Thursday, October 17, 2019

It seems like yesterday I was 50 and newly registered with AARP. Fast forward to today: My phone is ringing off the hook with calls to enroll me in a Medicare supplemental plan. Whether I am 50 or on the cusp of Medicare eligibility, I believe that keeping active is an important part of thinking young and staying healthy.

My family, friends and clients motivate me to keep moving and “use it or lose it.” (Sorry I can’t credit this quote to any one person, per my Google search.) Some mornings, joints are stiff or achy, but I get up and out. There is work to be done and homes to be organized.

Last summer when our son Jason announced his engagement to the love of his life, Emily, my husband turned to me and said something very unexpected: “I want to take dance lessons so we can shake it up on the dance floor at Jason and Emily’s wedding!” And who was I to disagree? Yes! Yes! Yes!!!

Don did some research on the internet, made a few phone calls and found a studio who could accommodate our request. From the first moment we walked through the doors of the Arthur Murray Dance Studio in Montclair, I felt joy. “Fly Me to the Moon,” sung by Frank Sinatra, was playing and I got in the mood immediately. My face went into a big grin that lasted throughout the entire dance evaluation.

Our evaluation was handled by their professional staff, with no judgment of our skills, just lots of enthusiasm and high fives. We knew after the evaluation that we were committed and signed up for a package.

Now, when I walk through the doors of the Arthur Murray Dance Studio and hear the music, I feel joy in its purest form. Sometimes we step on each other’s feet, miss a beat or begin the steps too soon. It does not matter. What matters is I spend a couple of hours in my husband’s arms moving around the dance floor with a smile on my face.

You may be thinking, what does this have to do with organizing and decluttering? That is a very good question. My answer is…get out of the house and do something active. Get away from the stress of the clutter. Go into your closet and choose something to wear, even if it means removing the tags. Now is the time to get use out of that special pair of black pants that you have been saving for a special occasion. Today is special, every day is special. Don’t overthink your choices, just do it. And once you are dressed, smile.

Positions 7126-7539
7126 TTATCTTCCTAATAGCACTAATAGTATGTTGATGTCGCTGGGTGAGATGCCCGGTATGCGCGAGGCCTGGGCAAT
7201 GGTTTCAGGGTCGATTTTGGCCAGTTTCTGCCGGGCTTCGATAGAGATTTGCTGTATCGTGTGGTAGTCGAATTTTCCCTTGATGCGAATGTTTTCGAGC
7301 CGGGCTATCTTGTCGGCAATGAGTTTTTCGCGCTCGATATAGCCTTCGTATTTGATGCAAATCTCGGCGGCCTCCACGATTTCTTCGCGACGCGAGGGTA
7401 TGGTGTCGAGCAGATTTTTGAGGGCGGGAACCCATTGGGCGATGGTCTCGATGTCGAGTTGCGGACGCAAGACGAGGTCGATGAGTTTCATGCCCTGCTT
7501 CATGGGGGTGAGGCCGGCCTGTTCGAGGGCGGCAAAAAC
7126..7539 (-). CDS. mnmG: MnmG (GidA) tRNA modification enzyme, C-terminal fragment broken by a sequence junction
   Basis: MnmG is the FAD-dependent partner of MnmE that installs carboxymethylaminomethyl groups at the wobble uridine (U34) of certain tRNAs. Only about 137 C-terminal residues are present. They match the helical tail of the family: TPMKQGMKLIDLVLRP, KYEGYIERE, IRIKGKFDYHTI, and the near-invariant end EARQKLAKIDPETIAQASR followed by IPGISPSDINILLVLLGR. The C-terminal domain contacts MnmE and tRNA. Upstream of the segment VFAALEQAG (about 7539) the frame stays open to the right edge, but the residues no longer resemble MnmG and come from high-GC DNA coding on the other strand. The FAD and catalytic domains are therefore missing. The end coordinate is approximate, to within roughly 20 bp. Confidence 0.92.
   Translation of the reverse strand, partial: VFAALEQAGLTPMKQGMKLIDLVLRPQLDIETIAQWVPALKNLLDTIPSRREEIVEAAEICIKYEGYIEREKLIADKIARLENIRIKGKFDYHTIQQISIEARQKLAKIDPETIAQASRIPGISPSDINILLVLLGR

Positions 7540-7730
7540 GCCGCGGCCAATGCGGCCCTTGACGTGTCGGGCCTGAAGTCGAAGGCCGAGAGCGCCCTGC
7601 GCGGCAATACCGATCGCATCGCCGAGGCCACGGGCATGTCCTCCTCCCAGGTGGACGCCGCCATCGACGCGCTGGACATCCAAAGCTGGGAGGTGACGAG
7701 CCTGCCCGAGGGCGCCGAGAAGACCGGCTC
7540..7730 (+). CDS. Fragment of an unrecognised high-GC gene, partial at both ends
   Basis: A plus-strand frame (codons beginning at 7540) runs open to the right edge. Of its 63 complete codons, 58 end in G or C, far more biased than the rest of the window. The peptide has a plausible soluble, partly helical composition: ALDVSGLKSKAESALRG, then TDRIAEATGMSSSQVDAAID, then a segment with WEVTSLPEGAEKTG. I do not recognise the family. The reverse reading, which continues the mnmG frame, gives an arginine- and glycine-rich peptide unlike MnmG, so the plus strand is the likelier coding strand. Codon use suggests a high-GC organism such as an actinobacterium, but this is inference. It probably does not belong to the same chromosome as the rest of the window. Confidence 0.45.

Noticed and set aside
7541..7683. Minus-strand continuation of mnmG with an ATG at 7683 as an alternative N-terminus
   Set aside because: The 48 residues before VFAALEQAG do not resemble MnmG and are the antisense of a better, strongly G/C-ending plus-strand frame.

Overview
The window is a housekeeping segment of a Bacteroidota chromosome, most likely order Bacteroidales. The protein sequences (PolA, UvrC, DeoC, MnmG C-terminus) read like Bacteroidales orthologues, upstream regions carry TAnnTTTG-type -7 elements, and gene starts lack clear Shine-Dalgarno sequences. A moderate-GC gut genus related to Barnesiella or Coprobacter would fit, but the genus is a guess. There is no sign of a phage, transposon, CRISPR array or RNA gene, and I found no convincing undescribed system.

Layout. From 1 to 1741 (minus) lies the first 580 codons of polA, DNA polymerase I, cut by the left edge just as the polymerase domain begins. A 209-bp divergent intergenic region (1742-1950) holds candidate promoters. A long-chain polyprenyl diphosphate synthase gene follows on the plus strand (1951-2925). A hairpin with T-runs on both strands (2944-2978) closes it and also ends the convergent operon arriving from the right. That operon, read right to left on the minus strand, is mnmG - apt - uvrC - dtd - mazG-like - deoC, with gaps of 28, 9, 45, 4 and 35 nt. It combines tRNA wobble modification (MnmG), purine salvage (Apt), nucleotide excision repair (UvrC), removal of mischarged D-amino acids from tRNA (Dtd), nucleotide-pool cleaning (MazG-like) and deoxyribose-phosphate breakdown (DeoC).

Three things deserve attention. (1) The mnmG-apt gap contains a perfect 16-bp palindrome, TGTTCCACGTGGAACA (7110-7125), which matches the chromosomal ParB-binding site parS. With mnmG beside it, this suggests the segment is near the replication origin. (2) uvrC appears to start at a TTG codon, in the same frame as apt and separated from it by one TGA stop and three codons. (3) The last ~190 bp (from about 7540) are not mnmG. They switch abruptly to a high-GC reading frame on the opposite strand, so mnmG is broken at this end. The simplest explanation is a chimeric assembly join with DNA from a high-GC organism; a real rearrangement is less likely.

Take a walk around the block, go to yoga, meet a friend at the reservoir behind McLoone’s Boathouse and walk the two-mile path once or twice. Just get out of the house and enjoy the glorious outdoors. Do something physical and your body will thank you. When your heart gets pumping, your spirits soar. You will meet new people and experience the opportunity to wear clothing in your closet that has been hanging there unworn for too long. Do something fun instead of ruminating over your clutter. It will be there when you get home. And you will know when the time is right to begin the organizing process.

Every family has their foibles, everybody has their personal challenges be they financial, physical or emotional. Please don’t use this as an excuse to not live your life to its fullest. If you can’t get out of the house, turn off the television and put some music on, whatever makes you happy. I promise you that you will feel better just listening. You’ll find that you are clapping your hands or stamping your feet from your chair.

Go to https://www.youtube.com/watch­?v=mQR0bXO_yI8 to hear a great rendition of The Chairman of the Board singing “Fly Me to the Moon.” (Songwriter: Bart Howard lyrics © T.R.O. Inc.) By the way, the song was originally written in 3/4 time (Waltz) but changed to 4/4 (Foxtrot) by Quincy Jones.

Happy Organizing.

By Eileen Bergman

Eileen Bergman is a professional organizer, a proud member of the National Association of Productivity and Organizing Professionals (NAPO) and the Institute for Challenging Disorganization (ICD). Eileen is listed in the resource directory for the Hoarding Disorder Resource and Training Group. She may be reached at 973-303-3236
or [email protected]